Blockchain analytics company Chainalysis announced a new asset realization program to aid federal agencies and other government authorities in tracking and selling cryptocurrencies used in illicit activities.
The crypto industry has been frequently associated with malicious activities by officials since its birth 11 years ago. Not only crypto thefts and scams have been increasing in number annually since 2017, but cryptocurrencies are progressively being used in more and more serious criminal operations. This sometimes leads to big amounts of cryptocurrency being seized by law enforcement. These digital assets eventually need to be returned back in circulation and the New York-based blockchain analytics company’s new service will support exactly that.
Duncan Hoffman, Chainalysis’ general manager of the European, Middle Eastern, and African region, explained that the new service is an end-to-end solution that can be used for tracking, pre-seizure planning, handling, storing, and monitoring digital assets seized by authorities.
With the new service, digital assets that were once used for illegal operations would return back into circulation, but in a legal manner. Another benefit that would be highly appreciated by the community is selling such confiscated digital funds.
Chief Revenue Officer at Chainalysis, Jason Bonds, expects that with the continuance of cryptocurrency adoption by the mainstream, the increasing number of good actors will attract bad actors alike.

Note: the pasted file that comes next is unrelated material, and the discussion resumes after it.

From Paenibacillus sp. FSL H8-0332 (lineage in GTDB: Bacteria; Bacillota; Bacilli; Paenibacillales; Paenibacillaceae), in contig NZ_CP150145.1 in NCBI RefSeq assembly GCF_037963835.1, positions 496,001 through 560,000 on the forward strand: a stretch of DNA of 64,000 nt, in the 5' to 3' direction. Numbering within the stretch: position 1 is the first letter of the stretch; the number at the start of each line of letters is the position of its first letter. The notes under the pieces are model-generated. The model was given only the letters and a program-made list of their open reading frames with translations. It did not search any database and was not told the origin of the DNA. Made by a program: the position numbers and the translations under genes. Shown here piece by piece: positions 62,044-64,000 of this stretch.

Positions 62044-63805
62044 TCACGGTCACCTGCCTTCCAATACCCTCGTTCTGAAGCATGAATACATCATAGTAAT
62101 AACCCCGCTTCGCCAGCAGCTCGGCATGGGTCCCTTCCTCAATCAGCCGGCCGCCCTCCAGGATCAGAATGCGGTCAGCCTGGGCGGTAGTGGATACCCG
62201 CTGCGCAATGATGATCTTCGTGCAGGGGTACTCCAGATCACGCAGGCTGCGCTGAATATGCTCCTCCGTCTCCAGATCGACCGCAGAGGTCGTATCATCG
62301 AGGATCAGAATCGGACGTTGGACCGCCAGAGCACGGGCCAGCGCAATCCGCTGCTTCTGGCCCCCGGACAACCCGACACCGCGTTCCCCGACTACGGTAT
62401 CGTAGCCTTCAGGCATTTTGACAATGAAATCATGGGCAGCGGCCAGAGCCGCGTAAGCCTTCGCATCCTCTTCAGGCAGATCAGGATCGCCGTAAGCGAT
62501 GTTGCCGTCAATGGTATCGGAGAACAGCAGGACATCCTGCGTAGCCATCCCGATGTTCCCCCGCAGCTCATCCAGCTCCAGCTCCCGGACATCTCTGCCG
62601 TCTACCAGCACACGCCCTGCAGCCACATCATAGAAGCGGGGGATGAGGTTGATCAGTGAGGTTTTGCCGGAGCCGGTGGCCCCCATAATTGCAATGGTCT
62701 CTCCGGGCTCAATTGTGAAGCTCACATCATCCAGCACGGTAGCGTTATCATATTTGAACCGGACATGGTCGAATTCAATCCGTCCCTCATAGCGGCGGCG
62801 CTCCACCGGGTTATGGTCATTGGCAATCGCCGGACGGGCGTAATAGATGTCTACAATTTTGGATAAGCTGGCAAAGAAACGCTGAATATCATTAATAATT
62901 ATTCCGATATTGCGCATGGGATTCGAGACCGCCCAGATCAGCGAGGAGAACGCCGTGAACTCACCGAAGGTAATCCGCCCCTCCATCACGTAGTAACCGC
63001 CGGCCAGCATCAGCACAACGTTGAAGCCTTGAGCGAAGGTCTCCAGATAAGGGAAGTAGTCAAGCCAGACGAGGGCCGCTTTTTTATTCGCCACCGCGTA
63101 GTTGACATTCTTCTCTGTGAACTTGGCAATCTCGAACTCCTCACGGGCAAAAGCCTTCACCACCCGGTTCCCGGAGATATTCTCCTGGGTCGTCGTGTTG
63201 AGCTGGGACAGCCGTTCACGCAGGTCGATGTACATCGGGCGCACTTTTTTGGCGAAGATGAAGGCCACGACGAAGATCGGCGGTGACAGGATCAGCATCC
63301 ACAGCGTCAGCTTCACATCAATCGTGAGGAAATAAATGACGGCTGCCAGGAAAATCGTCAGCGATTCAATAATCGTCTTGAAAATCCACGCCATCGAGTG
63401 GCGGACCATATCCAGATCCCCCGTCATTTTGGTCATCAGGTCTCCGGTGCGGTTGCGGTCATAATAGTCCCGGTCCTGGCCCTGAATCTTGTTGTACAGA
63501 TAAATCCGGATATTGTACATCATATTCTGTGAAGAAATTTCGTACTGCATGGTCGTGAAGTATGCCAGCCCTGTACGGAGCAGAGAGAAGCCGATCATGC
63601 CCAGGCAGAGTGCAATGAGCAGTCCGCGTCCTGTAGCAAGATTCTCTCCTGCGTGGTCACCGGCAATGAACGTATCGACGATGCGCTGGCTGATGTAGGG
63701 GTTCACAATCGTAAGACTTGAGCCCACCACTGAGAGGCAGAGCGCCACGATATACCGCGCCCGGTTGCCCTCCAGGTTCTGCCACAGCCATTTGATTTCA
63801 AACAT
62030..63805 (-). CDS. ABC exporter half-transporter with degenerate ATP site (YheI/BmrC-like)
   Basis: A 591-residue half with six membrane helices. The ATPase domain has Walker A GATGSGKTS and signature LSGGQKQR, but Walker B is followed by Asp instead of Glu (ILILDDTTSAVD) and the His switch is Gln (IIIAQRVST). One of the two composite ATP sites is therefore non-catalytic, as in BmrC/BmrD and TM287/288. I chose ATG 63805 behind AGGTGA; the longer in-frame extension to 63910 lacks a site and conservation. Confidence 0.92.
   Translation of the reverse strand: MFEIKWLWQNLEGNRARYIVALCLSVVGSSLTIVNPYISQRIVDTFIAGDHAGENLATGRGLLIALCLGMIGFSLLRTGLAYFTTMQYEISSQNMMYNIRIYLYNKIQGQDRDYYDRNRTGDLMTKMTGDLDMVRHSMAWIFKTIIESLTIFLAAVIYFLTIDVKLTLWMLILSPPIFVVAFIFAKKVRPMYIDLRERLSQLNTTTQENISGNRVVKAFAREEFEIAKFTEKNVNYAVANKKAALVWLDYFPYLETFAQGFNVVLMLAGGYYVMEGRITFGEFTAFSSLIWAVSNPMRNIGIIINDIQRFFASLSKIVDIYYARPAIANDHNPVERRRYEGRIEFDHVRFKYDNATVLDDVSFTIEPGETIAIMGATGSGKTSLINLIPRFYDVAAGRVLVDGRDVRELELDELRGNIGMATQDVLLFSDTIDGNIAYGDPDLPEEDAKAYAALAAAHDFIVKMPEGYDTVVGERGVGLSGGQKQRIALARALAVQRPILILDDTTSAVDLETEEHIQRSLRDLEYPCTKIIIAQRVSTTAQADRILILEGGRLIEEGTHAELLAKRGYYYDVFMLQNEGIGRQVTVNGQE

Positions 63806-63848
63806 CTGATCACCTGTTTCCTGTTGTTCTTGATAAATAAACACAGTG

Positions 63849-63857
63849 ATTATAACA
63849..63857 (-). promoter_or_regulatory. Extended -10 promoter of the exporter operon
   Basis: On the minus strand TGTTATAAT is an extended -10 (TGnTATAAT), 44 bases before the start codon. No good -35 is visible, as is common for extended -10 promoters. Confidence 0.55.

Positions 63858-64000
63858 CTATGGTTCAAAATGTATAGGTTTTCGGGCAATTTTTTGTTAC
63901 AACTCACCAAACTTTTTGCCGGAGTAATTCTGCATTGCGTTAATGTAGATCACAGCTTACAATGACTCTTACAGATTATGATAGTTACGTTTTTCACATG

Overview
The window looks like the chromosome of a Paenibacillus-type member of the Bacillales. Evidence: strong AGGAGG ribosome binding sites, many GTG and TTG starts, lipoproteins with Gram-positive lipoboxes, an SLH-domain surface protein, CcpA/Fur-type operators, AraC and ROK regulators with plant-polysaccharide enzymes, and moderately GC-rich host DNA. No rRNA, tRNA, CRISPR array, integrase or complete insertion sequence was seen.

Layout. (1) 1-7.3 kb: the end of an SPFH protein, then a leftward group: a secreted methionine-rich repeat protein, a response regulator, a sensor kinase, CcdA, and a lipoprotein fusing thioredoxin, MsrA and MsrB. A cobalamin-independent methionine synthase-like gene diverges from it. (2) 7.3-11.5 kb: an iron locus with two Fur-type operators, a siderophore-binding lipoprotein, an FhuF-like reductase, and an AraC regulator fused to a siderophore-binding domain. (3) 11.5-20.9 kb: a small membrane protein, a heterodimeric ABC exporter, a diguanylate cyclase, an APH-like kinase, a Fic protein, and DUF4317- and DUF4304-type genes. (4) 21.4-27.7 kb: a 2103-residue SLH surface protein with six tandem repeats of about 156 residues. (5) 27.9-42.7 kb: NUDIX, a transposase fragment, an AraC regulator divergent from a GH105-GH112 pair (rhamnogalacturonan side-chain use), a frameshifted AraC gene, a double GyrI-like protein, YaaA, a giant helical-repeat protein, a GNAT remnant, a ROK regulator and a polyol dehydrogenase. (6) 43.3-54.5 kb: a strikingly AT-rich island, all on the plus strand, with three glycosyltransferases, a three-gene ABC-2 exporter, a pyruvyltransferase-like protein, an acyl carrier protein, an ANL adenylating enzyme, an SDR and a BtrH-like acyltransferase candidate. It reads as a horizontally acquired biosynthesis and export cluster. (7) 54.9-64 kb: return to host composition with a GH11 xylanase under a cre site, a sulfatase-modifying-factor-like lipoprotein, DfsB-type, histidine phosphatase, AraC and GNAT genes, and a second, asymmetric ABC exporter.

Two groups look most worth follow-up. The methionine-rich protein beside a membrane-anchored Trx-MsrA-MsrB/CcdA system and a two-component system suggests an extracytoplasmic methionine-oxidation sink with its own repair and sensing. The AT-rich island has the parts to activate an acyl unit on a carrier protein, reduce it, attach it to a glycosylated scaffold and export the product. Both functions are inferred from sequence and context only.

As announced on October 28, Chainalysis will collaborate with Asset Reality, a company managing confiscated assets globally. As the only company in Chainalysis’ network dealing with the management of seized cryptocurrency, Asset Reality will provide its experience to public and private sector entities.
This launch of the new service by Chainalysis comes a week after the seizure of more than $1 billion worth of crypto assets linked to Silk Road by the United States Department of Justice. Chainalysis has been involved in the aftermath of other large cryptocurrency-related forfeiture activities that happened in 2020, such as two terrorism financing campaigns, and the alleged money laundering efforts by North Korea-affiliated hackers.